3. Shipping and especially cruise ships are next in line for green invective. Three different experts mentioned to me that they intended to highlight the ‘crazy’ energy economics of the cruise industry. Lots of flowery talk about using bioethanol or better-designed ships with greater fuel efficiency will be subject to intense criticism by green critics and scientists.
4. The land use planning framework will be aggressively used to enforce a great many major changes that will affect the hotel sector in particular, but also the airport sector. There will be a presumption against any expansion of runway capacity within five years.
5. The hotel industry will find itself under sustained attack. Out-of-town hotels with large car parks or lots of airline-sourced clients will be asked to tender carbon footprint assessments based on the travel plans of their clients. Any institution that fails to cut this extended footprint down to size will face punitive planning sanctions.
6. Train travel will become much more important. The idea here is that the European train companies will ‘up the ante’ with multi-nodal networks that allow travellers to move around the continent in a seamless fashion with minimum hassle and at low cost. This all sounds crazy at the moment, if only because rail travel is heinously expensive and trying to organise rail companies is like herding cats. But small changes are already here. I know of a number of City bigwigs who take the train to the south of France for their villa holidays. I even know of one hedge fund manager who only uses the Eurostar to France and SNCF to Monaco. His view: “Trains are much nicer, much easier and much less hassle.”
7. The big change mooted was a carbon allowance per person based on physical limits. This idea was first suggested to me 10 years ago by a green activist called Mayer Hillman. This radical school of thought – essentially anti-travel – is gaining ground fast and the only thing that’s forestalling it is a punitive carbon tax (see point one). Personal carbon allowances would be kept deliberately low in the developed Western world so that we can allow the developing world to benefit from travel. They would then be progressively decreased over time, forcing consumers to make tough decisions. This is 1940s rationing with a vengeance.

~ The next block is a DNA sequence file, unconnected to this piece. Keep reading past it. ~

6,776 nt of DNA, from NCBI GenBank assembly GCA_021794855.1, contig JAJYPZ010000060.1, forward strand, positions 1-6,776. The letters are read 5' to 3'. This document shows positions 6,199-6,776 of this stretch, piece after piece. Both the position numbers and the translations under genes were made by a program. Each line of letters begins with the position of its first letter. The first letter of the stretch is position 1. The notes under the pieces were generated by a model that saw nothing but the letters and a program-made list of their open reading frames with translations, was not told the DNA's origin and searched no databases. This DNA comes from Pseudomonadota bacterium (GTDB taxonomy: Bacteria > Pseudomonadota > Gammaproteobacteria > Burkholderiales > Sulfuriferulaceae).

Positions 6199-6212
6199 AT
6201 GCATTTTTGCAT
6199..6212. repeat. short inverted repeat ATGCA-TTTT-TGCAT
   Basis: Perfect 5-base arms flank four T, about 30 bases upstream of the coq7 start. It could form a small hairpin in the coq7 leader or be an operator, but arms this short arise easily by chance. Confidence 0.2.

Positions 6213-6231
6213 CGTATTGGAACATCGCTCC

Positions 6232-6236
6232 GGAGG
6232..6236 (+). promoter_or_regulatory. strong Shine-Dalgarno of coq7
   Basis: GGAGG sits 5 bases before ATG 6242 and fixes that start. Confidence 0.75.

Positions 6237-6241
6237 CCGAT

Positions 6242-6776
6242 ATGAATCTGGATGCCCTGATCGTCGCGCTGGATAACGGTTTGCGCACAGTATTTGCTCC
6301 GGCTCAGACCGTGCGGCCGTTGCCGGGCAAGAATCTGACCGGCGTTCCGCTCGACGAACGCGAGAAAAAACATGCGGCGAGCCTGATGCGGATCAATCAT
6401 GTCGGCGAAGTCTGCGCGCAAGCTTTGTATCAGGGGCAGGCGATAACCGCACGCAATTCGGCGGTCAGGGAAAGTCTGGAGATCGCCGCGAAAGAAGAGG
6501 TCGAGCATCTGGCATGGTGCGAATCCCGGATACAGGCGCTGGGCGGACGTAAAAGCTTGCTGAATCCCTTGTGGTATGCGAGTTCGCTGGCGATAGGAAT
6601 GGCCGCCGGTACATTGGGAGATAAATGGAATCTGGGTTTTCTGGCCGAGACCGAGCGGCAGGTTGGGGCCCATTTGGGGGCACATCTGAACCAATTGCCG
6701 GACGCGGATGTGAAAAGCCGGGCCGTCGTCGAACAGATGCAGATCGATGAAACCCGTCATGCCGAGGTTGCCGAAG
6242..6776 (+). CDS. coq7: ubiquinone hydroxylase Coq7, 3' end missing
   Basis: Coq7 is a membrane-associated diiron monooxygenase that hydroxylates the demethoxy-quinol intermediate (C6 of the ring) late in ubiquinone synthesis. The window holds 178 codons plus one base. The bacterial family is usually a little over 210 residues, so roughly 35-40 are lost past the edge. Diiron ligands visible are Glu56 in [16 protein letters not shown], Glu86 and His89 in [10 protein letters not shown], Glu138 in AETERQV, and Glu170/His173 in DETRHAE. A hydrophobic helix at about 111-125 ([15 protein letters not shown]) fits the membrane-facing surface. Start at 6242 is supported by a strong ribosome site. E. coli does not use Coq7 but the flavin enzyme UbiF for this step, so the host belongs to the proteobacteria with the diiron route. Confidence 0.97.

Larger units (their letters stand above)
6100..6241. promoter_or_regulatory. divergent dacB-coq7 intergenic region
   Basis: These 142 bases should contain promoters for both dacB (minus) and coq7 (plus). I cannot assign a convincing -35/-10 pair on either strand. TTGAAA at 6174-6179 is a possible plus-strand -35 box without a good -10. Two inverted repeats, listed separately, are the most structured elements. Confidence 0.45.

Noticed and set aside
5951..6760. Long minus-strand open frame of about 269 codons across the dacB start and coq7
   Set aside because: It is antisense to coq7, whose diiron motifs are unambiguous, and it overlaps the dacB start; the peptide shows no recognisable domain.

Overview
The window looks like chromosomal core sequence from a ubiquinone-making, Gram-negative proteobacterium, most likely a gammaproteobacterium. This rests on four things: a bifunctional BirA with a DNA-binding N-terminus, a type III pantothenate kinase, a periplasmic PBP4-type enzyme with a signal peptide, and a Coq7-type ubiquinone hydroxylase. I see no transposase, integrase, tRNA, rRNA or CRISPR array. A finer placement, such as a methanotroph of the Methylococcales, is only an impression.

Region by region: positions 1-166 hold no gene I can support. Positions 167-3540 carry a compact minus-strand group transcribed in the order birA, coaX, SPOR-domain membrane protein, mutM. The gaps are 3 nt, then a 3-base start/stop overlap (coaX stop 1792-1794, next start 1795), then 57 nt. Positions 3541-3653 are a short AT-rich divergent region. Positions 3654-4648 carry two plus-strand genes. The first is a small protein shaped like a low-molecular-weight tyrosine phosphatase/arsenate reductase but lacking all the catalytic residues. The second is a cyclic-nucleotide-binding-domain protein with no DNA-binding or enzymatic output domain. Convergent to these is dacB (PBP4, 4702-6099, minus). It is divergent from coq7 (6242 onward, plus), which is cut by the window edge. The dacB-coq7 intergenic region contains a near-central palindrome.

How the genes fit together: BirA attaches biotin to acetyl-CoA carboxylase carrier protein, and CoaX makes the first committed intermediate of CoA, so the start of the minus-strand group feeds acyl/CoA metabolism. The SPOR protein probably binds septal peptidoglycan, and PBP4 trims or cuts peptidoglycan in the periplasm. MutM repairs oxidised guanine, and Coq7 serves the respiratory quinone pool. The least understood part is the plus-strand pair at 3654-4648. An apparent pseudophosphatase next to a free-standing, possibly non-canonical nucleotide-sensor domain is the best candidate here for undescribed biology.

I’m sure that most readers will consider this alarmist stuff. And maybe they are right. But we are reckoning without a climatic emergency forcing a profound change in our thinking. Before the financial emergency of the last three years, anyone who had suggested nationalising banks would have been labelled a Trot Sparticist. Now they’re likely to be a government minister.
Maybe there will never be such an emergency. But I had four lengthy discussions with scientists, all of whom told me that they believe we’ll begin to see very, very bad things start to happen by 2015, with problems escalating in 2020 through to 2025.
Two leading world experts told me that they believe a tipping point is just five years away, and that the effects could be cataclysmic well before 2025. This is all being listened to at the very highest level, with the some of the most ardent proponents of taking major action residing in the military and security services.
If they’re right, all our worry about APD is just the beginning, and much, much worse is in store for the travel sector. It could be that our children look back on our era as one of unprecedented globalisation when travel was a force for good and change. Their era, by contrast, may be a great deal more parochial and homely.